Friday, October 25, 2013

'Captain Phillips' - (film)

From The Telegraph review.

"Hanks plays to his strengths as an average guy, in this case one in extreme circumstances. We first see him driving from his Vermont home with his wife (Catherine Keener) to catch a flight to the Middle East: his cargo ship leaves from Oman, bound for Mombasa in notoriously dangerous waters. Hanks has the air of a reluctant employee handed a distasteful work project; even before it starts it’s clear he wants it over and done with.

"On board the giant Maersk Alabama, manned by an all- American crew, Hanks curtly orders safety procedures and has them double-checked. His worst fears are confirmed when two small motor boats are observed on his radar, bearing down on the Alabama. It seems implausible that the four armed Somalis on these tiny craft could board the slow, hulking ship, but they do.

Somali pirates take the ship

"The suspense gradually increases during this protracted cat-and-mouse game, but Greengrass has merely established a base level of intensity and ratchets it up as the film progresses.

"Gratifyingly, the four pirates are not sketchily drawn and interchangeable; in the tense stand-off on board, all gradually emerge as rounded characters. But it´s been made clear in a short prologue that they’re all fisherman living on the poverty line. There's no mention of al-Qaida or religion: they're in the piracy game for the money.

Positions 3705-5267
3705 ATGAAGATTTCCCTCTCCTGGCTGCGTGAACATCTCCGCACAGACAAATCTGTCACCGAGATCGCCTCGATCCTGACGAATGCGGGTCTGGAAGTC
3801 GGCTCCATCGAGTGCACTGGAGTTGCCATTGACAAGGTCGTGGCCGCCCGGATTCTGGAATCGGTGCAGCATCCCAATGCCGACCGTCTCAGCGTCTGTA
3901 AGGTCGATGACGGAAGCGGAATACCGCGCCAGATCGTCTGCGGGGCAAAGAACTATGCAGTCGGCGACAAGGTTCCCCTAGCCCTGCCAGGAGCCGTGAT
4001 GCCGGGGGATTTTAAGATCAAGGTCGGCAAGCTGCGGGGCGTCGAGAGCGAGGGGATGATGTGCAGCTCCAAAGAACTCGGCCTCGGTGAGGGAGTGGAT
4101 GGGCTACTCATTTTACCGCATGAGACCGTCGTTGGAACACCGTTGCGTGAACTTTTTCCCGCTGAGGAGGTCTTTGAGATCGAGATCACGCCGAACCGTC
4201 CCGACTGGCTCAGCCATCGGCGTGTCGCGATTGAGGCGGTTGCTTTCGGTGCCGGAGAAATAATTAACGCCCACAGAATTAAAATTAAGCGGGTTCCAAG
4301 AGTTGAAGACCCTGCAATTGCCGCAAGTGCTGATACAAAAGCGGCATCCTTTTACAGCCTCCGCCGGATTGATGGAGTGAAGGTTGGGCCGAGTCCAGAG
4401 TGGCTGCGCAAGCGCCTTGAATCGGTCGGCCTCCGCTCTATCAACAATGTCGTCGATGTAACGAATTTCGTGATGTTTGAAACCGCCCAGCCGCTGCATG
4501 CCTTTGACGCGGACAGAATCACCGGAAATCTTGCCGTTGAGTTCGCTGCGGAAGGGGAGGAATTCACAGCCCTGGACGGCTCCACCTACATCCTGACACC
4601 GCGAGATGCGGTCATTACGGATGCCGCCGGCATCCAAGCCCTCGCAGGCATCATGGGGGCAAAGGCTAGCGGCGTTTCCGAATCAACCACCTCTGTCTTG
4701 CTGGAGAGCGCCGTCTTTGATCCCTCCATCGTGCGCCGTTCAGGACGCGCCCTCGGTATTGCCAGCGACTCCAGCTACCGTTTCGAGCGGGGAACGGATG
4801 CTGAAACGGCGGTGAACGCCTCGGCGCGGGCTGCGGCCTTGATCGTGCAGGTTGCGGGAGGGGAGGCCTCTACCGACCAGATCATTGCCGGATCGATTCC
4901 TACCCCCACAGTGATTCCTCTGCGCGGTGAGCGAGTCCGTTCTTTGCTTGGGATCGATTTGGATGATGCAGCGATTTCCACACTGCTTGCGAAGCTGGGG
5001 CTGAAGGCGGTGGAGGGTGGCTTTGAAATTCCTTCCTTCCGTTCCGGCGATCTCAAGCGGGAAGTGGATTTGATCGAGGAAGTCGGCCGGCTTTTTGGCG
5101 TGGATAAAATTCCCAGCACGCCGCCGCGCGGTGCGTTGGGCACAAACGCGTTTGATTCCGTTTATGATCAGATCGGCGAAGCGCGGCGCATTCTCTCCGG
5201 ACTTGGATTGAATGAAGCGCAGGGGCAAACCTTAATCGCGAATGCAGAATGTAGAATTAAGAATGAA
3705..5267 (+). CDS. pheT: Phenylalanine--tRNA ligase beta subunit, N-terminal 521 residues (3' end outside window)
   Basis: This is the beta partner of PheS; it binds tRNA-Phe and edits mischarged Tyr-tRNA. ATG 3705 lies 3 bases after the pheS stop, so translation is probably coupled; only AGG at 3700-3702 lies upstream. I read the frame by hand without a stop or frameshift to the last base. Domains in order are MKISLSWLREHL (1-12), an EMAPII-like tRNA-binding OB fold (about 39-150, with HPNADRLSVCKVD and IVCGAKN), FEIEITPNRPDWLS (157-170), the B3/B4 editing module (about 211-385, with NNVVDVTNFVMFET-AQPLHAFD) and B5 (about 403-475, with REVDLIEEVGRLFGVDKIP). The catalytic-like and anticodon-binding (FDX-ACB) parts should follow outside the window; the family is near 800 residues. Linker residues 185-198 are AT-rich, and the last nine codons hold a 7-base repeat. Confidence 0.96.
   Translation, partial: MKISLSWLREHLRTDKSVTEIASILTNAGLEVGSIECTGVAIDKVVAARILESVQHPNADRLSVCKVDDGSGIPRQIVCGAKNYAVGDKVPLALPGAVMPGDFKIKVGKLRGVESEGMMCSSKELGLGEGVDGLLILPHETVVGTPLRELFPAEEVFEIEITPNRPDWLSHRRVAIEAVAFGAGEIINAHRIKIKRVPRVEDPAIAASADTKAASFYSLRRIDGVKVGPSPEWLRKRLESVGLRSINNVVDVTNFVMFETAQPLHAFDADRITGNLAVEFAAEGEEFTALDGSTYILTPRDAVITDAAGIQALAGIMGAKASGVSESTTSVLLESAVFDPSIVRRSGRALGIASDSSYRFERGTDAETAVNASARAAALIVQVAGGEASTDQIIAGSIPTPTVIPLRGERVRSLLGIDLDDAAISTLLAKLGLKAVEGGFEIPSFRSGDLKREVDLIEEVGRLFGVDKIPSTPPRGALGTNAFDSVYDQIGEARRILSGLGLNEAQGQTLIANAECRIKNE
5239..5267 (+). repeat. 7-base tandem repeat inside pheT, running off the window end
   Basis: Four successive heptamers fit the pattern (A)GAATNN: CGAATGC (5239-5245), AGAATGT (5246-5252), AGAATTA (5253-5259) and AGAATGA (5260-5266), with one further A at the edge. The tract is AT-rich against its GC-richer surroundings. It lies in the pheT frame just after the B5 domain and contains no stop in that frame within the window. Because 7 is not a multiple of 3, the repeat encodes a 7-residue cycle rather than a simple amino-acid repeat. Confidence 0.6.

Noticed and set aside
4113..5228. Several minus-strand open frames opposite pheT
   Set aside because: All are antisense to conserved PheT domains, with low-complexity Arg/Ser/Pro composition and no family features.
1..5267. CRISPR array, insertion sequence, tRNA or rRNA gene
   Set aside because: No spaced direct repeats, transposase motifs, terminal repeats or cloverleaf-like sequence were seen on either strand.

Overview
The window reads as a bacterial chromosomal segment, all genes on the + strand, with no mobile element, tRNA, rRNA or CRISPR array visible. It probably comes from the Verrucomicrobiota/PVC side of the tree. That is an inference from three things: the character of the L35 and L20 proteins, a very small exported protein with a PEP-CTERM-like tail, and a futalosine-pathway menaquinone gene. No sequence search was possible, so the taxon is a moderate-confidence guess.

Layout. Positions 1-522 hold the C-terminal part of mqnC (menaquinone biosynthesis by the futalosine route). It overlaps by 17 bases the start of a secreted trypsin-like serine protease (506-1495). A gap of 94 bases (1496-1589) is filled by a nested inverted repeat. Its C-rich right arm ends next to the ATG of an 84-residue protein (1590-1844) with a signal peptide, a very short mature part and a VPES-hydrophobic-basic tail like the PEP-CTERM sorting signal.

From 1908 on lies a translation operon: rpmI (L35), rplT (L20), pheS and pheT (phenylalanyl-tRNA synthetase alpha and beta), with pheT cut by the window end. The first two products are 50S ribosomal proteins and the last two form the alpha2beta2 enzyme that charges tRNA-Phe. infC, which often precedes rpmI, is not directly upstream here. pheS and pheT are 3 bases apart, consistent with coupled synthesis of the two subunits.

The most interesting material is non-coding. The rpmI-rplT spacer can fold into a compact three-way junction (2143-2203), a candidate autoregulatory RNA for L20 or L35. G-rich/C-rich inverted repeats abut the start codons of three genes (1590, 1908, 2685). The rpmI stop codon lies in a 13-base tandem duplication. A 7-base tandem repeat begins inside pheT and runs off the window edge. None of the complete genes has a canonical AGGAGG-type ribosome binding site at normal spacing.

"As negotiations between Phillips and the pirates falter, he is kidnapped and taken with them aboard a tiny lifeboat in which they optimistically hope to reach the Somali coast. At this point the diverse might of the US military makes its presence felt.

"The film is based on Phillips's subsequent memoir, so an upbeat ending is never in doubt: but it still subjects its audience to a heart-in-mouth ordeal. Hanks's tearful final scenes, portraying a relieved man in deep shock, are very fine: it’s the most raw, emotional acting he`s ever delivered on screen."

The review is correct: Hanks' performance is never less than absolutely excellent - totally convincing. It's also a taut thriller with plenty of excitement all the way through.

This was our first visit to the Vue cinema at Longwell Green. It's situated in a sprawling, concrete, car-friendly, windswept 'leisure complex' with the usual restaurants and coffee bars. The chinese restaurant initially looked promising (although closed for the afternoon) but a peek inside showed Formica tables and what looked like a ceiling collapse in the centre of the dining room.  Broken glass carpeted the pavement outside the pub and small groups of vaguely-feral youths wandered aimlessly.

A shame as it's potentially quite convenient for us distance-wise: another case where 'edgy' and perhaps 'vibrant' doesn't immediately translate into 'appealing'.